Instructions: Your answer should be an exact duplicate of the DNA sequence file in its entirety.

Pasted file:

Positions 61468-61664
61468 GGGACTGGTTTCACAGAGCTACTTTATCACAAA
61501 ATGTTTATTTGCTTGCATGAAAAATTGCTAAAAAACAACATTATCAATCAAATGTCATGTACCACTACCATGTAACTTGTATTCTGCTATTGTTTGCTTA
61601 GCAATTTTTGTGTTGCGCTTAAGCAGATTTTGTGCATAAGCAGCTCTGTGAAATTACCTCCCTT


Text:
Positions 61468-61664
61468 GGGACTGGTTTCACAGAGCTACTTTATCACAAA
61501 ATGTTTATTTGCTTGCATGAAAAATTGCTAAAAAACAACATTATCAATCAAATGTCATGTACCACTACCATGTAACTTGTATTCTGCTATTGTTTGCTTA
61601 GCAATTTTTGTGTTGCGCTTAAGCAGATTTTGTGCATAAGCAGCTCTGTGAAATTACCTCCCTT